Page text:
Interesting Definitions From The Wikipedia

I guess, I have a reputation as kind of being a cut and paste creep by now, willing to just steel any stuff I can to win an argument. With that in mind, here are a few definitions from the Wikipedia that should be studied and memorized by people living in Pittsburgh.

Iron Triangle

In United States politics, “iron triangle” is a term used by political scientists to describe the policy-making relationship between the legislature, the bureaucracy, and interest groups. On the Federal level, the phrase refers to the United States Congress — in particular, the congressional committees responsible for oversight of specific industries — along with the Federal agencies (often independent agencies) responsible for regulation of those industries, and the industries and their trade associations. One of the earliest formulations of the “iron triangle” concept was by political scientist Grant McConnell, in Private Power and American Democracy (1966).

Corporate Welfare

Corporate welfare is a pejorative describing a government’s bestowal of money grants, tax breaks, or other special favorable treatment on corporations. The term was coined by Ralph Nader in 1956.[1][2] “Corporate welfare” creates a satirical association between corporate subsidies and welfare payments to the poor, and implies that corporations are much less needy of such treatment than the poor.

Public Choice Theory

Public choice theory attempts to look at governments from the perspective of the bureaucrats and politicians who compose them, and makes the assumption that they act based on Budget-maximizing model in a self-interested way for the purpose of maximizing their own economic benefits (e.g. their personal wealth). The theory aims to apply economic analysis (usually decision theory and game theory) to the political decision-making process in order to reveal certain systematic trends towards inefficient government policies. There are also Austrian variants of public choice theory (suggested by Mises, Hayek, Kirzner, and Boettke) in which it is assumed that bureaucrats and politicians are benevolent but have access to limited information. The assumption that such benevolent political agents possess limited information for making decisions often results in conclusions similar to those generated separately by means of the rational self-interest assumptions.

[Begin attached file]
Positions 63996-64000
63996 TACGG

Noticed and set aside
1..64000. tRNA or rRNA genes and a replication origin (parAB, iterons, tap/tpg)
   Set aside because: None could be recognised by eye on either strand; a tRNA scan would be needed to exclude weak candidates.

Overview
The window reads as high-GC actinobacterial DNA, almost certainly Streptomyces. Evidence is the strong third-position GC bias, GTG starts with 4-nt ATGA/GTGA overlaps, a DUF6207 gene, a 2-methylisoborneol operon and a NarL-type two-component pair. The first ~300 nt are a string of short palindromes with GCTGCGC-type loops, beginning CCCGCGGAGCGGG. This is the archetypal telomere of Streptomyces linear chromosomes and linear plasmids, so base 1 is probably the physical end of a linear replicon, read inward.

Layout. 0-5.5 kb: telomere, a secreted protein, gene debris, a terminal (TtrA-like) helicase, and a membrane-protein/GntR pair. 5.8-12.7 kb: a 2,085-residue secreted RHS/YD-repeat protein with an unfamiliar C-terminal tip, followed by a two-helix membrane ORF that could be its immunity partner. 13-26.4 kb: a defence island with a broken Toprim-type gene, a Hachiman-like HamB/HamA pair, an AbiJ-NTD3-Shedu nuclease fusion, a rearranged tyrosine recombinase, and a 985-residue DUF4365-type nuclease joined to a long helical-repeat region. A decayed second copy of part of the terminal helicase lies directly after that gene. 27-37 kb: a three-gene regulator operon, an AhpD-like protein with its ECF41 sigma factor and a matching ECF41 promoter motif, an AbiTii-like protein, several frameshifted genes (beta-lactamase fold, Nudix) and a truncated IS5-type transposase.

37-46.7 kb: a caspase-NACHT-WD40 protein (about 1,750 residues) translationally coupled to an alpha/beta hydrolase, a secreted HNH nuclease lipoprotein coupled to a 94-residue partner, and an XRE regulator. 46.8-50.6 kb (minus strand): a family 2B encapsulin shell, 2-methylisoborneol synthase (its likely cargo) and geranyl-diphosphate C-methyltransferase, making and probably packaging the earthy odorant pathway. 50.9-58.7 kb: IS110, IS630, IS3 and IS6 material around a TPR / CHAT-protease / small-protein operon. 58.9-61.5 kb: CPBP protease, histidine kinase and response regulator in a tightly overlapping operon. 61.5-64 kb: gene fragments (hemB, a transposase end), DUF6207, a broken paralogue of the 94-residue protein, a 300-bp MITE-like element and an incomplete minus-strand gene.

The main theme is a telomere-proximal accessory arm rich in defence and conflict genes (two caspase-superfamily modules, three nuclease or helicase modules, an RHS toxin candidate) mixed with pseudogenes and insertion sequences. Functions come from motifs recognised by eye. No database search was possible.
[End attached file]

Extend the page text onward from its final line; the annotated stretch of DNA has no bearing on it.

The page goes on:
“In public choice theory and political science, capture is said to occur when bureaucrats or politicians, who are supposed be acting in the public interest, end up acting systematically to favor particular vested interests. The theory of capture is associated with the Nobel laureate economist George Stigler, one of its main developers.Public choice theory holds that capture is inevitable, because vested interests have a concentrated financial stake in the outcomes of political decisions, thus ensuring that they will find means–direct or indirect–to capture decision makers.”

Regulatory Capture

“Regulatory capture is a phenomenon in which a government regulatory agency which is supposed to be acting in the public interest becomes dominated by the vested interests of the existing incumbents in the industry that it oversees.”

Government Failure

Government failure (or non-market failure) is the public sector analogy to market failure and occurs when a government intervention causes a more inefficient allocation of goods and resources than would occur without that intervention. Just as with market failures, there are many different kinds of government failures. However, while market failure has been widely studied, government failure has only recently come into common usage as the lenses of Public choice theory and New Institutional Economics (NIE) or Transaction Cost Economics (TCE) have begun to explore the problems. Just as a market failure is not a failure to bring a particular or favored solution into existence at desired prices, but is rather a problem which prevents the market from operating efficiently, a government failure is not a failure of the government to bring about a particular solution, but is rather a systemic problem which prevents an efficient government solution to a problem. The problem to be solved need not be a market failure; many solutions potentially solvable by government means are preferred to viable market solutions by subsets of voters.

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